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Chapter 7

Chapter 7

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Psychology 2010A/B
Terry Biggs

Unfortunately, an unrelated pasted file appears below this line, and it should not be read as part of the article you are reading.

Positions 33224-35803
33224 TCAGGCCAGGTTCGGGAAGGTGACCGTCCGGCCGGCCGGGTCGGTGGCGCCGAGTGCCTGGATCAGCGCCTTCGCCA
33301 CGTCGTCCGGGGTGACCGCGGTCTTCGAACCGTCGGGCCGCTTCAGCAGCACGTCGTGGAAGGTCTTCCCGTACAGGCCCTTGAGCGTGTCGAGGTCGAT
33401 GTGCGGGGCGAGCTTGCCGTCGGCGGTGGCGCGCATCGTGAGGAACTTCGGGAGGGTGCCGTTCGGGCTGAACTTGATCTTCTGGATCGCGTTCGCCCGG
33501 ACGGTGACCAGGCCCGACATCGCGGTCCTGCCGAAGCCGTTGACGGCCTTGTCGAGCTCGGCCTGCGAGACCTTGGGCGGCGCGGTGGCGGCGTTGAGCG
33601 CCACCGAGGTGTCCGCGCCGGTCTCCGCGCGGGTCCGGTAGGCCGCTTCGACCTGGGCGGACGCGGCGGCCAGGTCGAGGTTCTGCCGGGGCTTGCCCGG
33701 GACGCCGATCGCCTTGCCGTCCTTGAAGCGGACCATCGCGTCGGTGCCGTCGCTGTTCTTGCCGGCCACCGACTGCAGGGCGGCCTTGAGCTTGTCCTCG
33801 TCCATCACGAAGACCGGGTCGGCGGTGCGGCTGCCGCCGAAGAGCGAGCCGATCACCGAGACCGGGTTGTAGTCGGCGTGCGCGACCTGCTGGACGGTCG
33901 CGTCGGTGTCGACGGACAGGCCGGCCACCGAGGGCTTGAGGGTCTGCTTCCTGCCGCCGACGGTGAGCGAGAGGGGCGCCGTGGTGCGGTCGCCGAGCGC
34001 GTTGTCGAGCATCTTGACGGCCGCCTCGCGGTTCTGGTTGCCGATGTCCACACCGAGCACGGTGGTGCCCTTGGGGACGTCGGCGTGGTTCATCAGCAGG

Psych 2010A Chapter 7 - Visual Images • verbal knowledge: knowledge expressed in language • usually measured with vocabulary questions or questions that test comprehension of written material • spatial knowledge: usually measured by performance of such operations as mentally folding connected squares into a cube or mentally rotating an object to determine whether it matches another object • storage of spatial knowledge is usually in the form of images. • visual imagery is very difficult to study because it cannot be directly observed, but research over the past two decades has provided strong evidence that visual images are used in performing many tasks. Visual Imagery and Learning • the use of visual imagery is a form of elaboration • Memory for Pictures • people usually find it easier to recognize pictures than to recognize words - a suggestion why visual coding might just be as important as semantic coding • tests were done, where one test showed pictures and one test presented words - when the same test was repeated using words instead of pictures, recognition accuracy wasnʼt as high • participants not necessarily remember all the details of a picture -- but they did remember enough details to distinguish that picture from a novel picture • Paivioʼs Dual Coding Theory • since we are good at remembering pictures, we could improve our memory if we form mental pictures (images) • people who considered the meaning of the words recalled primary associates together, because recalling one word reminded them of its associate. • easier to form an image of a concrete object (i.e. juggler), rather than an abstract object (i.e. truth) • concrete-abstract dimension: important indicator of how easily an image can be formed • imagery potential: ease with which a concept can be imaged - usually measured by asking people to rate on a scale how easy it is to form an image for a given word • association value: the number of verbal associations generated for a concept - measured by asking people to give as many associations over a 1-minute interval. • high imagery words are easier to learn than low imagery words, but high association words are not necessarily easier to learn than low association words • when images can be created for both members of a word pair, the images can be combined to form an interactive image • high imagery words were easier to recall than low imagery words even though learners were told not to use visual imagery • an image is provided as a secondary code to the verbal code • dual-coding theory: a theory that memory is improved when items can be represented by both verbal and visual memory codes • provides a better chance in recall • criticism: only works in situations where people focus on relational information - information specifying how concepts are related - such as the associations between items in a paired-associates task. • a group was told to ignore the fact the words were presented in pairs and to rate the words individually on the ease with which each evoked a mental image. - group did not recall any more concrete words than abstract words • Comparison of Association-Learning Strategies • mnemonic (memory) technique: a strategy that improves memory • Bower and Winzenz had people learn paired associates consisting of concrete nouns. •some students were in the repetition condition and some of them are in the sentence-reading condition •all four studies resulted to a high level of performance •verbal rehearsal is less effective than elaboration strategies (i.e. visual rehearsal) - visual elaboration more effective than semantic elaboration • bizarre images (a fantastic or unusual image) are not always more effective than plausible images. • The Mnemonic Keyword Method and Vocabulary Learning • the use of imagery to remember names obviously depends on how easy it is to form an image from a name • the associated word, called the keyword, should sound like the name that is being learned • forming a keyword is more complicated than just forming the image because on top of forming the image, you also have to remember the association between the two words to remember the original word correctly. • keyword method requires two stages: •forming the association between the two words •forming the mental image • a good keyword includes: •sounds as much as possible like the other word •be different from the other keywords •easily form an interactive image with the English translation Evidence for Images in Performing Cognitive Tasks • Pylyshyn argued that it was misleading to think of images as uninterpreted photograph • 5 cases of evidence for images in performing cognitive tasks • Scanning Visual Images • many explanations of performance based on visual imagery assume that an image is a spatial representation analogous to the experience of seeing an object during visual perception • visual scanning: a shift of attention across a visual image •the time it takes to scan two pictures should be a function of their distance from each other. •if distance determines the scanning time, reactions time should be a linear function of the distance between two locations •we can mentally scan visual images in the same way that we can scan pictures • criticism: people may not be able to predict how the shape of patterns will influence their scanning time •the rate at which people scanned a visual image of the pattern depended on its shape. • very highly unlikely that people could perform many spatial tasks without using imagery • Sequential vs. Parallel Processing • parallel processing: representation of knowledge in which more than one item at a time can be processed • sequential processing: representation of knowledge in which only one time at a time can be processed • visual imagery can go through parallel processing, but verbal information has to go through sequential processing •i.e. comparing all the features of a personʼs face - visual imagery is much faster because we can all compare the fea